Ireland election: Higgins looks set to win


Michael D. Higgins looks set to become Ireland's next president. In this photo a supporter hands out the presidential candidate's leaflets in Kilkenny on Oct. 25, 2011.


Peter Muhly

Human rights activist and poet Michael D. Higgins is on course to win the presidency in Ireland after early vote tallies show the candidate is significantly ahead of his nearest rival, the Telegraph reports.

No definitive result has been announced in the country, yet, but the early counts show Higgins ahead of businessman and TV star Sean Gallagher in most of the constituencies, according to the Guardian.

Gallagher had been the leader in the polls until Monday’s television debate in Ireland when another candidate accused him of improper campaign funds.

United Kingdom bookmaker Paddy Power has already closed its books because the site announced Higgins the obvious winner, according to the Guardian.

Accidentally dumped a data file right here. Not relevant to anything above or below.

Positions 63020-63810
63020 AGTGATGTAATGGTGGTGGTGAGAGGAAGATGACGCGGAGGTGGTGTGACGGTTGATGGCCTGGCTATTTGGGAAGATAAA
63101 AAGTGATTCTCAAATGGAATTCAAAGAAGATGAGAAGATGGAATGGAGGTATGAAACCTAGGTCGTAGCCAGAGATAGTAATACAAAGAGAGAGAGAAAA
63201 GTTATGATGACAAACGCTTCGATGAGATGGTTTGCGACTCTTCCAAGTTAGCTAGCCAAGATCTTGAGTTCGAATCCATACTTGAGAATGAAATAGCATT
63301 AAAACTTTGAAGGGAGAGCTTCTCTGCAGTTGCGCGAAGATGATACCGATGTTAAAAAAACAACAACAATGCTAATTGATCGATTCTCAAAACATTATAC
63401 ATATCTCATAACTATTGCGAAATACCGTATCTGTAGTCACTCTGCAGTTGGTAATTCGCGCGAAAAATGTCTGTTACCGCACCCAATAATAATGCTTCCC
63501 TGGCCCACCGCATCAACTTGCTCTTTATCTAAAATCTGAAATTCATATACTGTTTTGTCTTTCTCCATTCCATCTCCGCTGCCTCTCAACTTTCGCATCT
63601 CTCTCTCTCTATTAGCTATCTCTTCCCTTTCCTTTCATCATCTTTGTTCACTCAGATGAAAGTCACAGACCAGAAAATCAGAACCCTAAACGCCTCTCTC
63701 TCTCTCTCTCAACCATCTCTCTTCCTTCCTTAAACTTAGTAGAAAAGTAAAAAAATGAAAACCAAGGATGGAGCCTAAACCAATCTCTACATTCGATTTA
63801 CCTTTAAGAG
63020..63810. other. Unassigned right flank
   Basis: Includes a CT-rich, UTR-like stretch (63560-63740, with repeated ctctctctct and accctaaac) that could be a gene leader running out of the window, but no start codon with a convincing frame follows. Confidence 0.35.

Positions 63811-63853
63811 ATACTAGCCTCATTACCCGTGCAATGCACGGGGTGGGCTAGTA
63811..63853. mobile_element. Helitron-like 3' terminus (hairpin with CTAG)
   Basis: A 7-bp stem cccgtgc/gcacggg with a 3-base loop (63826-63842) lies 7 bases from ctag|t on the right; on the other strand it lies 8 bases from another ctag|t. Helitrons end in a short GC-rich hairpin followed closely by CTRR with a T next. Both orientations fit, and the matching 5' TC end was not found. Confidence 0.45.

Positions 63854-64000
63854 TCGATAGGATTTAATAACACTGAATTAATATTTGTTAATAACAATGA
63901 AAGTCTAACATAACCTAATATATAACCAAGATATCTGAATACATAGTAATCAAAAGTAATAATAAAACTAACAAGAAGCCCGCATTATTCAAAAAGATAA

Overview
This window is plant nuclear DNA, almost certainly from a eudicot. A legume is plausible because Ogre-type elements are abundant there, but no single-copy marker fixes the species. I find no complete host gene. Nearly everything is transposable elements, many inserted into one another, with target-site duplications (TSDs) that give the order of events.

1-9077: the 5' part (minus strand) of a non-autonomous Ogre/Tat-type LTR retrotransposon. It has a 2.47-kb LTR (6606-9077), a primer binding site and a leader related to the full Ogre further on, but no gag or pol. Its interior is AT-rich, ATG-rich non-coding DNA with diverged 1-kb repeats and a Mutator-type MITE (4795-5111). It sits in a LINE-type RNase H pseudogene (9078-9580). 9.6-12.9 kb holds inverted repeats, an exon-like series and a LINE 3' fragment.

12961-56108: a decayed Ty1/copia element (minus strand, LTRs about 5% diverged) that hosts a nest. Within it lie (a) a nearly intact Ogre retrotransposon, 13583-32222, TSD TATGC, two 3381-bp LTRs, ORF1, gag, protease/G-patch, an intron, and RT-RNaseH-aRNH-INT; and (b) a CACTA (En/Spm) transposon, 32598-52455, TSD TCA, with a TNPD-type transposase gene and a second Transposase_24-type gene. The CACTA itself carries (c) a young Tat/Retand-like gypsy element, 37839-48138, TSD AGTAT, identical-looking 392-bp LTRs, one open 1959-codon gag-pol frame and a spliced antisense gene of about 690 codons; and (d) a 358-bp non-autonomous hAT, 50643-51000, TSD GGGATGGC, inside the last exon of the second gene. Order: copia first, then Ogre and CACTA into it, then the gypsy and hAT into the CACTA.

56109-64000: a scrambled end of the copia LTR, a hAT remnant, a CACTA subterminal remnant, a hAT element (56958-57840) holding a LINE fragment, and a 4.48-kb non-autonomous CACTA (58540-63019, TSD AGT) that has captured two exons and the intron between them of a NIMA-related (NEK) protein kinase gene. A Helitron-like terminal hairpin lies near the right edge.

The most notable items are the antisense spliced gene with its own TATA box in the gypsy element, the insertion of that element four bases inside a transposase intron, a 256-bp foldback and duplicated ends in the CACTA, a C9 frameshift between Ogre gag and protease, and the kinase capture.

AP reports:

Higgins, a former University College Galway lecturer in sociology and politics, is credited as an intellectual heavyweight of Irish politics with three published collections of poetry to his credit and a four-decade record of promoting home-grown arts, literature, film and the native Gaelic language. Unlike other English-only candidates and most of the nation, Higgins spoke the native Irish tongue fluently on the campaign trail.

Higgins has also been highly critical of U.S. foreign policy in Central America, Iraq and Afghanistan. He has championed left-wing human rights cases around the world, and has condemned the “get-rich-quick excesses” of the Celtic Tiger economy.

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